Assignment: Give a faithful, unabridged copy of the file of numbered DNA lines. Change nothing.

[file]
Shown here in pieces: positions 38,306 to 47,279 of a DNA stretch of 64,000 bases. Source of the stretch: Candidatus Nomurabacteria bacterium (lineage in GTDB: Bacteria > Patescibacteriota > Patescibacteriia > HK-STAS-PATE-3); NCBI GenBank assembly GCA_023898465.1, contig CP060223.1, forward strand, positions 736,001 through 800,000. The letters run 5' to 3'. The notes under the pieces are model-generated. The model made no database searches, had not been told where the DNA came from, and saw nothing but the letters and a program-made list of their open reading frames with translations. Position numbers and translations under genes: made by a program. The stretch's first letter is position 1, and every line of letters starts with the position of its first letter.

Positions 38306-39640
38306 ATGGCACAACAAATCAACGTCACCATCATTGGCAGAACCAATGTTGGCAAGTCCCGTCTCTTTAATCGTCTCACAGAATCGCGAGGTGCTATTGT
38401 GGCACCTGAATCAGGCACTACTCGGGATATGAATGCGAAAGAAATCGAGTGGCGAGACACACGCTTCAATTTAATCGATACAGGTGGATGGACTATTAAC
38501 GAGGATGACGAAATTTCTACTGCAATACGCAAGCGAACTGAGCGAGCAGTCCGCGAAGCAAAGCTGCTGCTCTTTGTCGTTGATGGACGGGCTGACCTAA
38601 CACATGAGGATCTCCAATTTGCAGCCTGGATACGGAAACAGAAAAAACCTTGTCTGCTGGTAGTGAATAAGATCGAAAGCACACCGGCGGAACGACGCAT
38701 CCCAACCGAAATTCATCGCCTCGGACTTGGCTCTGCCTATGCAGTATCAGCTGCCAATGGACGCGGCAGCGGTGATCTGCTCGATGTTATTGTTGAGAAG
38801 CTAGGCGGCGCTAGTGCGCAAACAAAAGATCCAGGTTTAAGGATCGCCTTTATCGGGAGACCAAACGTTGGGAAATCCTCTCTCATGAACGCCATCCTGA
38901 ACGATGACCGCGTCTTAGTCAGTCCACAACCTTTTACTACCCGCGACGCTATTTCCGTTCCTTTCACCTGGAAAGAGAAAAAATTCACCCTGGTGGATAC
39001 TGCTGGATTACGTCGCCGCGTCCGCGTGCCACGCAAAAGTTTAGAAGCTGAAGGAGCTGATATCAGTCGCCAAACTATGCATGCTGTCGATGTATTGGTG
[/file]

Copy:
Shown here in pieces: positions 38,306 to 47,279 of a DNA stretch of 64,000 bases. Source of the stretch: Candidatus Nomurabacteria bacterium (lineage in GTDB: Bacteria > Patescibacteriota > Patescibacteriia > HK-STAS-PATE-3); NCBI GenBank assembly GCA_023898465.1, contig CP060223.1, forward strand, positions 736,001 through 800,000. The letters run 5' to 3'. The notes under the pieces are model-generated. The model made no database searches, had not been told where the DNA came from, and saw nothing but the letters and a program-made list of their open reading frames with translations. Position numbers and translations under genes: made by a program. The stretch's first letter is position 1, and every line of letters starts with the position of its first letter.

Positions 38306-39640
38306 ATGGCACAACAAATCAACGTCACCATCATTGGCAGAACCAATGTTGGCAAGTCCCGTCTCTTTAATCGTCTCACAGAATCGCGAGGTGCTATTGT
38401 GGCACCTGAATCAGGCACTACTCGGGATATGAATGCGAAAGAAATCGAGTGGCGAGACACACGCTTCAATTTAATCGATACAGGTGGATGGACTATTAAC
38501 GAGGATGACGAAATTTCTACTGCAATACGCAAGCGAACTGAGCGAGCAGTCCGCGAAGCAAAGCTGCTGCTCTTTGTCGTTGATGGACGGGCTGACCTAA
38601 CACATGAGGATCTCCAATTTGCAGCCTGGATACGGAAACAGAAAAAACCTTGTCTGCTGGTAGTGAATAAGATCGAAAGCACACCGGCGGAACGACGCAT
38701 CCCAACCGAAATTCATCGCCTCGGACTTGGCTCTGCCTATGCAGTATCAGCTGCCAATGGACGCGGCAGCGGTGATCTGCTCGATGTTATTGTTGAGAAG
38801 CTAGGCGGCGCTAGTGCGCAAACAAAAGATCCAGGTTTAAGGATCGCCTTTATCGGGAGACCAAACGTTGGGAAATCCTCTCTCATGAACGCCATCCTGA
38901 ACGATGACCGCGTCTTAGTCAGTCCACAACCTTTTACTACCCGCGACGCTATTTCCGTTCCTTTCACCTGGAAAGAGAAAAAATTCACCCTGGTGGATAC
39001 TGCTGGATTACGTCGCCGCGTCCGCGTGCCACGCAAAAGTTTAGAAGCTGAAGGAGCTGATATCAGTCGCCAAACTATGCATGCTGTCGATGTATTGGTG